Three men who authorities believe knew some of the suspects in the Sept. 11 terrorist attacks have been detained as material witnesses, a law enforcement official said Tuesday.
The men were arrested after authorities determined they knew two of the suspected hijackers and were unlikely to testify willingly before a grand jury, the official told The Associated Press, speaking on condition of anonymity.
The three could be sent to testify before a grand jury in New York, the official said.
At a court hearing Tuesday, a federal judge rejected a request to release the three men, said Randall Hamud, their attorney.
None of the men were charged with any crime, he said.
U.S. District Magistrate Judge Ruben B. Brooks said he closed the proceeding to the media and public to protect national security. He also ordered attorneys not to comment on the case.
The three men, all in their 20s, were identified as Mohdar Abdallah of Yemen and roommates Osama Awadallah of Jordan and Yazeed Al-Salmi of Saudi Arabia.
Before the judge's order not to talk, Hamud said his clients knew suspected hijacker Nawaq Alhamzi. He said his clients had cooperated with investigators.
After the hearing, he would not discuss how well they knew Alhamzi, but said: "When a government starts to emphasize basic guilt by association ... we have to all ask ourselves about where the law might be going in this country and where we, as a country, might be headed with respect to ourselves."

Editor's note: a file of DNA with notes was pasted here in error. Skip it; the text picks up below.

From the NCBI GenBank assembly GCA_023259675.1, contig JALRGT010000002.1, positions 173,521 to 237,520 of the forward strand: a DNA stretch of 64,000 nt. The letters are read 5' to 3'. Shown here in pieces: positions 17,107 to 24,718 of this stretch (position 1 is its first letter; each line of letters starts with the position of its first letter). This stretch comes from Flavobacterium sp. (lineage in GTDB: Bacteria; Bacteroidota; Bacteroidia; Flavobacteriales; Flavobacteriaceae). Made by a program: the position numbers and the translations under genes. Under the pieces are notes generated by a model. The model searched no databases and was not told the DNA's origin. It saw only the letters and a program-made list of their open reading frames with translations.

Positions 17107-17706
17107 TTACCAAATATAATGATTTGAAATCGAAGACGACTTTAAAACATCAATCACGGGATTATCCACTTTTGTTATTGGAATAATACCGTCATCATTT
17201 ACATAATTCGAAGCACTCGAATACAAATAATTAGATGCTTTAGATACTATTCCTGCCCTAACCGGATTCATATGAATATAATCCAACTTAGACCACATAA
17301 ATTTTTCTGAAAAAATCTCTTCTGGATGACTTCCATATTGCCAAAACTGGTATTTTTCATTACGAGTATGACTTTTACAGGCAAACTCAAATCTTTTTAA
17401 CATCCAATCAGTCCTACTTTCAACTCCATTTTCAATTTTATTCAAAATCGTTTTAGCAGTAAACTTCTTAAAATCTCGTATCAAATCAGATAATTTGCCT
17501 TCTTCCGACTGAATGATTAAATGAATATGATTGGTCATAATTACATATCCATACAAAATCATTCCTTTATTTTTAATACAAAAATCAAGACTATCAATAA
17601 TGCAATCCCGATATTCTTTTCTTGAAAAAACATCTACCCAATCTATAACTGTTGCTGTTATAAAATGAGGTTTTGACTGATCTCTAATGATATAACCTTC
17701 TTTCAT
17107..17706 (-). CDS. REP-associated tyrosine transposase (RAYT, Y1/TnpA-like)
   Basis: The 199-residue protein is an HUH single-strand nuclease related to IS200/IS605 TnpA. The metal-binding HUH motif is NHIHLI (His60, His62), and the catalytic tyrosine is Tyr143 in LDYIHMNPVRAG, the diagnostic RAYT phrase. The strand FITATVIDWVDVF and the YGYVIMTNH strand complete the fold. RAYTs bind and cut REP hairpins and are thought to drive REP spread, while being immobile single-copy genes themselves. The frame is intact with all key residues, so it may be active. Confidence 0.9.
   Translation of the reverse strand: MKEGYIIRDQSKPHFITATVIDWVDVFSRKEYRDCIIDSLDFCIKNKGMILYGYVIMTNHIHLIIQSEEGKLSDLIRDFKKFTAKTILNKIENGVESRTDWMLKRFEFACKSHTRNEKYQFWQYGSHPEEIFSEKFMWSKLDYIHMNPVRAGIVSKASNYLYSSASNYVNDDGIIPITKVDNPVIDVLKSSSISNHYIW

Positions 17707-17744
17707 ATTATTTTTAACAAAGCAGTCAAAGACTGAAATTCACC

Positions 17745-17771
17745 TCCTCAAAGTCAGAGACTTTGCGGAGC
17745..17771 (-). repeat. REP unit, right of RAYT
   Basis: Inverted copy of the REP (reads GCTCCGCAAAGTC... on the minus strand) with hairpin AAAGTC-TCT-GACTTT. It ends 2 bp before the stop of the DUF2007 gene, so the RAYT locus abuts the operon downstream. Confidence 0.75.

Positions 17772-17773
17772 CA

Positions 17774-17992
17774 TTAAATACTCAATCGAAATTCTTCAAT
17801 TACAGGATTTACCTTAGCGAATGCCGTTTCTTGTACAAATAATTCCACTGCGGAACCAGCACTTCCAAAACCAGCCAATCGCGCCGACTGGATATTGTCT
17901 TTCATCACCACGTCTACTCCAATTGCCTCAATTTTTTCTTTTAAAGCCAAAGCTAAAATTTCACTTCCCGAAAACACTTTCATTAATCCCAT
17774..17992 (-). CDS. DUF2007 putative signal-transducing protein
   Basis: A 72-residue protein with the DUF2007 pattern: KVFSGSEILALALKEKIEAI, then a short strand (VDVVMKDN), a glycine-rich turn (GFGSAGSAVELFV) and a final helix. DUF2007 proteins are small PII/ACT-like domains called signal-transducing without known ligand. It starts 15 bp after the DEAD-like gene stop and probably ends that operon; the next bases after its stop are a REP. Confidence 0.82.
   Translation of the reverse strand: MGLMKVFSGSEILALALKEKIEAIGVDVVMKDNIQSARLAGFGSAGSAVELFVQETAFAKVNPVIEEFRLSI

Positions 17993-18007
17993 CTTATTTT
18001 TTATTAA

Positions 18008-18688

The three men lived in an apartment complex in the San Diego suburb of La Mesa with Omer Bakarbashat, who is being held in New York for questioning about Alhamzi and another suspected hijacker, Khalid Al-Midhar.
Awadallah and Al-Salmi are students at Grossmont College, according to a spokeswoman for the community college in La Mesa.
San Diego State University said it had matched Abdallah's address to that of a student whose name was spelled Mohdar Abdullah. It also said a student named Yazeed Saad Alsali, apparently an alternate spelling of Al-Salmi, had applied to enroll there in spring 2002.
In a statement, Awadallah's family expressed its support and desire to visit him. "It is his family's position that they will do whatever it takes to assist the authorities in their investigation," the statement said.
Awadallah's brother, Jamal, was at the court but declined to speak to reporters. He was summoned into the courtroom to testify.
A friend of Abdallah's, Muna Ismail, was also called in to testify. She told reporters there was no reason to explain why Abdallah was being detained.
Ismail said FBI agents surrounded Abdallah with their guns drawn when they arrested him Friday in a parking lot as he dropped her off at her job at an electronics store.
"They scared me," she said. She began crying and fainted in the parking lot and paramedics were called to assist her, she said. Since then, she has had trouble sleeping.
"I will never, ever, forget this day," she said. "How can they do like that?"